Growing up, I was never allowed to cross my arms when talking to my mom. I thought I understood why; it was just sassy behavior that was not tolerated. Which is true. However, I realize more and more that the way we carry ourselves, has a effect on our behavior. When I crossed my arms, I took a stance of power and defiance. In other words, the way I stood made it more comfortable to talk back. My body language put a barrier between my mom and me, giving me a sense of security in my defiance. Often, we consider other people’s body language and how it impacts our judgment of them. But I am interested in how our own body language influences our physiology, thoughts and feelings. In many circumstances, body language is not a symptom of our moods. In fact, it may be the other way around.
Social scientists have spent much time studying the effects of our body language. Particularly that of power and powerlessness. It is in our nature to take up space, spread out, when assuming the role of dominance. Unfortunately we see this nearly everyday… in men and women. It is typical of a man to sit with legs spread out, leaning back in chair, maybe an arm draped over the chair next to him. Literally taking up the space of two people. And that is not to say that women don’t do the same. Women may sit however they like. But more often, we see women sitting with crossed legs. Quite the opposite. This embodies the social belief that females are the less powerful gender. That women should make themselves smaller than “the man.” An experiment was conducted, by Dana Carney and Amy Cuddy in 2010, to compare the effects of these opposing behaviors. She found that people who sat in “low power” positions experienced a 10% decrease in testosterone, while those who assumed “high power” positions experienced a 20% increase in testosterone.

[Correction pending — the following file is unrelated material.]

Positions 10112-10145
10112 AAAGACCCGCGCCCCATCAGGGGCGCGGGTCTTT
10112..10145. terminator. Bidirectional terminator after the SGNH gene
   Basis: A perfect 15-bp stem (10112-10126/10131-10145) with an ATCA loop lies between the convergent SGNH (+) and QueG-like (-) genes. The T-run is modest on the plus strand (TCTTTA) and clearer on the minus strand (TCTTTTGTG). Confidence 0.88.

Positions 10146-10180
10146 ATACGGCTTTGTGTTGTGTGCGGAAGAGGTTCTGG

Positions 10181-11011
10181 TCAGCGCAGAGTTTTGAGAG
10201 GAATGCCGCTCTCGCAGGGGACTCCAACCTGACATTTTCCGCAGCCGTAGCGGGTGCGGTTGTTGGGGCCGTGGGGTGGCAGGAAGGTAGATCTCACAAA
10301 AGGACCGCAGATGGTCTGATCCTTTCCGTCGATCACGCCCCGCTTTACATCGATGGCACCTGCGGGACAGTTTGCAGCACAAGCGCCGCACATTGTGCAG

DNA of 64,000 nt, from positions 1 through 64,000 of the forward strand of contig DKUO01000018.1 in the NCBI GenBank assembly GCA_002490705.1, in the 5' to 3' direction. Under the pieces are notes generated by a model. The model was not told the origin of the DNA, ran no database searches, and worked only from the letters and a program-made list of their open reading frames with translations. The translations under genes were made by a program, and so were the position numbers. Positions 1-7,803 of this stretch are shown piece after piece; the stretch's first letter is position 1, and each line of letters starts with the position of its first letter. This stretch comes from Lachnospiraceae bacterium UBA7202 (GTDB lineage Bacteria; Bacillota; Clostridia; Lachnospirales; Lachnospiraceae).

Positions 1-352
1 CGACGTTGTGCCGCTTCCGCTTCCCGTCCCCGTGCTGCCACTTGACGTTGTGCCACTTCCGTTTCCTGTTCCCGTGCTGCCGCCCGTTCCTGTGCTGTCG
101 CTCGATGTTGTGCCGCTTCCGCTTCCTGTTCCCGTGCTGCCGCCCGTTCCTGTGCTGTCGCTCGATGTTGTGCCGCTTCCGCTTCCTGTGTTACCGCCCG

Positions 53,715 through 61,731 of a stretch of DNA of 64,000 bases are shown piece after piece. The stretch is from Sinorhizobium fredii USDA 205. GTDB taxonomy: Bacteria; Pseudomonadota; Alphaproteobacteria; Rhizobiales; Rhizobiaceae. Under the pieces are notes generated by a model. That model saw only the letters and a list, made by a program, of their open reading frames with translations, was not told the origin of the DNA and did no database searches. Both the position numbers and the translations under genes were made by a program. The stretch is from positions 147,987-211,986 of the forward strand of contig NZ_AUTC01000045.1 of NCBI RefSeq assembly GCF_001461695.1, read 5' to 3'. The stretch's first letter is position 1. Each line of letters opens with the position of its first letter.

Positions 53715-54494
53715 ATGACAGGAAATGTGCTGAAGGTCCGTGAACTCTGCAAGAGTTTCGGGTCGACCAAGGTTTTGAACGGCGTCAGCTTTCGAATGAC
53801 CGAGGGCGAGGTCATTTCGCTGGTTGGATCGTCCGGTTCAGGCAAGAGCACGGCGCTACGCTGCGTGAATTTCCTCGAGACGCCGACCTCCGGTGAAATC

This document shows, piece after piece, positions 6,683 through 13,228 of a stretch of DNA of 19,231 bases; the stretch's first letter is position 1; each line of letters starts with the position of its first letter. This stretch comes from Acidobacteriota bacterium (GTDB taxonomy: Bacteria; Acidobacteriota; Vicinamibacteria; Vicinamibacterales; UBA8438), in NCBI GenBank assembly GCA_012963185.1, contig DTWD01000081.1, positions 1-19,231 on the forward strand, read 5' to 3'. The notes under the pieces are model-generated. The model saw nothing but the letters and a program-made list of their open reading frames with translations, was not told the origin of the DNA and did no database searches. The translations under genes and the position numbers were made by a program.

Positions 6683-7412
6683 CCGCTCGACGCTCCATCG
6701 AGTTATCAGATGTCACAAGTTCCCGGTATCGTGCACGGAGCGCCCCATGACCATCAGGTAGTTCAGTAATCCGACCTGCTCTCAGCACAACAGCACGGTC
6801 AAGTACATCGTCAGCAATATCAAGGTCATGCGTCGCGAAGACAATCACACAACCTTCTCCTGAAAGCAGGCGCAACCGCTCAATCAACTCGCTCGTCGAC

Being reintroduced to the academic lifestyle, I have been paying attention to how students embody space in the classroom. For the most part, girls and boys embody their respected gender norms. More interesting though, the students who participated most in class were the ones who situated themselves in “high power” positions. These peers don’t hunch over; they keep their hands on their desk or table; they sit up tall or lean back, yet they don’t slouch. It seems as if, by doing this, their body convinces their mind into confidence. Which is wonderful. Every student deserves to feel confident in a class discussion, feel that their voice wants, and needs, to be heard. And maybe body language can help us get there.
I have the bad habit of folding into myself and keeping my head down when I am unsure of how to participate in class discussions. So the challenge I propose to myself and other young women is simple:
Sit with your back straight and your chin up. It may feel uncomfortable, but it truly seems like it is worth trying.